• Using discovery learning to build understanding, beginning with the staff (stave), its history, structure, and meaning.
  • Learning notes (one at a time) by following the alphabetic principle – beginning with A!
  • Teaching accidentals only after students can name and identify at least one octave and have been fully introduced to the concept of half steps and whole steps.
  • Beginning duration instruction with the whole note (semibreve), which has the added feature of being different from every other duration, as it has no stem. The whole note cannot be confused with another duration, and the learning of additional durations proceeds in one direction only.
  • Practising handwriting notation, as dyslexia research shows ‘the effort of manually holding a writing instrument and forming letters engaged the brain’s neural pathways.’4
  • Adding new learning incrementally, and only when previous learning is secure.
  • Learning simultaneously to read notation and to write notation through dictation. Learning to analyse and to synthesise rhythms (break down and build up from component parts).

My work with struggling string students has demonstrated that this approach aids learning. It is not a quick fix, and it necessarily does NOT align with traditional classroom instruction. What it does do is draw on researched and proven reading systems to create a strong foundation of understanding (not just knowledge) upon which future learning can flourish.

Dr Elizabeth Morrow,,

Music education proven to enhance early learning

Music is part of everyone’s life. It is all around us, all the time. It can be heard on the radio, in vehicles, at the grocery store and in our homes. It can be used to calm or to excite, and it can even be used to help the learning process. When a child becomes engaged in learning through the use of music, it stimulates them in more ways than just being easy on the ears.

Tiffany Wibbenmeyer, a band instructor at Perry County School District No. 32, said that music positively affects students, and thata musical education can contribute to other areas of their learning.

“There are very few things that literally every single culture, in any era, shares, and music is one of them,” Wibbenmeyer said. “Music engages the entire brain. It’s so good for the growth of young, and even older, minds. Music invokes emotions; to hype people up, or to make people laugh or cry.”

Many years of research have discovered that music facilitates learning and enhances skills that children use in other areas of their life. Making music involves more than just singing or playing an instrument with your fingers; learning through music makes children use multiple sets of skills at the same time.

Through the use of music they learn to work their body, voice and even their brain together. Just by practicing an instrument, children are improving their range of motor skills, such as hand-eye coordination, much like playing sports.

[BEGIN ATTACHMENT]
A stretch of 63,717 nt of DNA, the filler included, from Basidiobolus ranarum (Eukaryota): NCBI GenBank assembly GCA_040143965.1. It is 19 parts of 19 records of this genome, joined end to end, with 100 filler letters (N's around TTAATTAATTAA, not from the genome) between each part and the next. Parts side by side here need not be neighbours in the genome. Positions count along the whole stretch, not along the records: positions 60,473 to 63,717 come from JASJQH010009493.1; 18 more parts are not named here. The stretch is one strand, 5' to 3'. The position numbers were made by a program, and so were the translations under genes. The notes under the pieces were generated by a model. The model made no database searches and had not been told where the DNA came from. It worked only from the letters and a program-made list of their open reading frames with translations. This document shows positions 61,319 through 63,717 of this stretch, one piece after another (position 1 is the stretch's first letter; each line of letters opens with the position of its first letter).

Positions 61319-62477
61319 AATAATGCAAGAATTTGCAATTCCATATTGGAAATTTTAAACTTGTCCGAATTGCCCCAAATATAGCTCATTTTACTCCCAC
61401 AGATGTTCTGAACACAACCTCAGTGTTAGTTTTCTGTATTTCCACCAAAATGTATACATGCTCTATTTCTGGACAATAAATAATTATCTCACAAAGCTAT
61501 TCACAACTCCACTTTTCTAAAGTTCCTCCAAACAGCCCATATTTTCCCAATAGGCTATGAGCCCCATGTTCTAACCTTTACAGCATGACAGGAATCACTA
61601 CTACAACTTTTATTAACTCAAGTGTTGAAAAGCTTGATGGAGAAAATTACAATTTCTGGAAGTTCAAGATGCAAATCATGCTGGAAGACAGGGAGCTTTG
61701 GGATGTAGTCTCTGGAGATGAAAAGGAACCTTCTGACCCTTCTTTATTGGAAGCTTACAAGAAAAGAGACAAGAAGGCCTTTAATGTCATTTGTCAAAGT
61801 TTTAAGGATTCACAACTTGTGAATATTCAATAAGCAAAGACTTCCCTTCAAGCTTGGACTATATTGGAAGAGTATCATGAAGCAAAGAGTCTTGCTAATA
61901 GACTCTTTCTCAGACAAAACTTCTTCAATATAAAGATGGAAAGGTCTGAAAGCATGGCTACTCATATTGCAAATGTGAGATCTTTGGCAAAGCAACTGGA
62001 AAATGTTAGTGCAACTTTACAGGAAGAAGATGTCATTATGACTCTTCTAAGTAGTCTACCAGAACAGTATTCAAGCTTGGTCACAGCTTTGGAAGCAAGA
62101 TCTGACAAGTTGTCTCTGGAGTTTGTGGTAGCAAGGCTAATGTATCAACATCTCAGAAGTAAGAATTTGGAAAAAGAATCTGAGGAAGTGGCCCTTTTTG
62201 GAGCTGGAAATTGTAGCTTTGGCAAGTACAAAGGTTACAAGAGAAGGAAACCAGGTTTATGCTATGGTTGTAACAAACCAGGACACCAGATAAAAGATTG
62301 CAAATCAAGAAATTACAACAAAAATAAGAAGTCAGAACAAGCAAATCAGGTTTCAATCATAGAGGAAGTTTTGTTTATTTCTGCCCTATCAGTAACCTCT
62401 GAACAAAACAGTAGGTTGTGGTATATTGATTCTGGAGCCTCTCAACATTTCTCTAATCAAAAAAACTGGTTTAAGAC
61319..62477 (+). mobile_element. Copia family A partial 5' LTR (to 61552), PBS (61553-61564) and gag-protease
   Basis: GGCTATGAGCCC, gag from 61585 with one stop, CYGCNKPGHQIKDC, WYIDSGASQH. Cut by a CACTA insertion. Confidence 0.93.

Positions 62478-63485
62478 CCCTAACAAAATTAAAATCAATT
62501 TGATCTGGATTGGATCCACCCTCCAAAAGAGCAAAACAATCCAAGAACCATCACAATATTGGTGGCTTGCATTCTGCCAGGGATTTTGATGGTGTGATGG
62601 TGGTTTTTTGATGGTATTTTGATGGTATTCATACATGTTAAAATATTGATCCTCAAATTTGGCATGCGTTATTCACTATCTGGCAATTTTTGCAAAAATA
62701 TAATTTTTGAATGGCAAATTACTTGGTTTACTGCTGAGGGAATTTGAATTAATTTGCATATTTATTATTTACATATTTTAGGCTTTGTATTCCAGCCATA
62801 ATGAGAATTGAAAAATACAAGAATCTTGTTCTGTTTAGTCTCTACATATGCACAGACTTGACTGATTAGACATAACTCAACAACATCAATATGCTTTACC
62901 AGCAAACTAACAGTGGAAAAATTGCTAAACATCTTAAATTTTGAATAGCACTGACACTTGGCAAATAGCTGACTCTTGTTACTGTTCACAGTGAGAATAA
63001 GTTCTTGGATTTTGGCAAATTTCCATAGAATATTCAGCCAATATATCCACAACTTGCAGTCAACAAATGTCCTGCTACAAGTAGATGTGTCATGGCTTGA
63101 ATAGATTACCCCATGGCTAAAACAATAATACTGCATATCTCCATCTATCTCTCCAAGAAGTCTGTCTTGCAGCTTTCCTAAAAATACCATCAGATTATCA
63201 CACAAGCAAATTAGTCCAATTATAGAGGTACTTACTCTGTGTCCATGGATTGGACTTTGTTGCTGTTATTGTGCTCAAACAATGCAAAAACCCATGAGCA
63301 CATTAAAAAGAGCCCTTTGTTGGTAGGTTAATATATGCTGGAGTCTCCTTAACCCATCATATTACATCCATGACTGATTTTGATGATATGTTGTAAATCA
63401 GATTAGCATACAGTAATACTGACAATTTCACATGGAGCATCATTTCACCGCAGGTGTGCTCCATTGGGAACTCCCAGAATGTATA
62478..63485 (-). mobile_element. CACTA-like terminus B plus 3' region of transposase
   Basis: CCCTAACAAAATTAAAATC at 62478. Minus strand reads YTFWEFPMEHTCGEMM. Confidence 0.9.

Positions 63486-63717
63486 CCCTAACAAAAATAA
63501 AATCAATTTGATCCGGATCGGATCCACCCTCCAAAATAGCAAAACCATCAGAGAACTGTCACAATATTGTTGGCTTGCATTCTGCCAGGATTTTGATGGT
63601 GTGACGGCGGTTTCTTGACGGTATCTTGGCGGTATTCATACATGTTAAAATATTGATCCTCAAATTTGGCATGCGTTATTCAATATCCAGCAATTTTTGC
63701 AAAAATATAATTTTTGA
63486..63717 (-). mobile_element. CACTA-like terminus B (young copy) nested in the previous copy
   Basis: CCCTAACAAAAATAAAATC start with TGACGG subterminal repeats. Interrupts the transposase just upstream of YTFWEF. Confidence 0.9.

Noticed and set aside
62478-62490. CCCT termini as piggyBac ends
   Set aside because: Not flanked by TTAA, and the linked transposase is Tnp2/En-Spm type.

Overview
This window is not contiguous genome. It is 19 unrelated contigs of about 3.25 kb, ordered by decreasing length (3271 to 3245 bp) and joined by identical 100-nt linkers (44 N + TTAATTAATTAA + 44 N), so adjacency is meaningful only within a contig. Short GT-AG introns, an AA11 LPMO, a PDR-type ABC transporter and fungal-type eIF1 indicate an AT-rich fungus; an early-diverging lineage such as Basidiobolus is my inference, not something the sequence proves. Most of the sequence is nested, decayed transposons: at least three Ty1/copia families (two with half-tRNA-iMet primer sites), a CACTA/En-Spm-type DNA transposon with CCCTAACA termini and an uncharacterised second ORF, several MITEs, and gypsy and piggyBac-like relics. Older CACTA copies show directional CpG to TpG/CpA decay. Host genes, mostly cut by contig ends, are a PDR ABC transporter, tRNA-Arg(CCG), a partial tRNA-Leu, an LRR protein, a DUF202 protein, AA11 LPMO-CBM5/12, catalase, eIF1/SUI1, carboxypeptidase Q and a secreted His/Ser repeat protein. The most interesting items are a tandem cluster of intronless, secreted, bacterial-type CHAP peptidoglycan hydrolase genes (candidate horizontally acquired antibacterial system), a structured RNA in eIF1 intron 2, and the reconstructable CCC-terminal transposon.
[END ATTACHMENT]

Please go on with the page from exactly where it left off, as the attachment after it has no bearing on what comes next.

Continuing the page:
Children love to imitate what they see and hear around them. As the child copies things they see, they pay attention to try and imitate everything from actions to songs and words. According to the Children’s Music Workshop, the effect of music education on language development can be seen in the brain. Studies have shown that any kind of musical training helps to physically develop the left side of the brain, which is the part where language processing occurs.

Children who are musically involved, versus those who are non-musical, also show signs of a higher neurological development and activity over time. By learning to read music and identify patterns, they are constantly using their memory to perform, even by reading from sheet music. It also promotes craftsmanship and discipline, such as dedicating time to learn how to plan an instrument or a piece of music.

“Sometimes making up silly songs to go along with new material in a classroom helps students memorize things better in school,” Wibbenmeyer said.

“Even very young students use music to memorize things, just like The Alphabet Song. If you want to make something better you add music to it. I can remember songs I haven’t heard in years because the music helped me to remember the words.”

Listening to music has been proven to help young children detect different elements in sound, like an emotional meaning in a baby’s cry. Students who practice music can have a better auditory attention to pick out patterns and sounds from surrounding noise. By understanding music and how it works, children are taught to visualize the different elements and how they perform together. This can train skills in the brain that are used to solve multistep problems often found in math, art, gaming and even computer work.

Students also have been seen to improve test scores more than other students not involved in music. In a study published in 2007 by Christopher Johnson, professor of music education and music therapy at the University of Kansas, students from an elementary school involved in a superior music education program scored about 22 percent higher in English and about 20 percent higher in math on standardized tests. Another report indicates higher SAT scores from students with musical experience.

“Students involved in a performing music group are typically going to score higher on standardized tests than non band members,” Wibbenmeyer said. “They will most likely get more scholarships, stay out of social trouble, and take on leadership positions later in life. Performing music uses just about the entire brain. Because of that, people in a performing music ensemble will be able to solve problems quicker and more creatively than their non-performing counterparts.”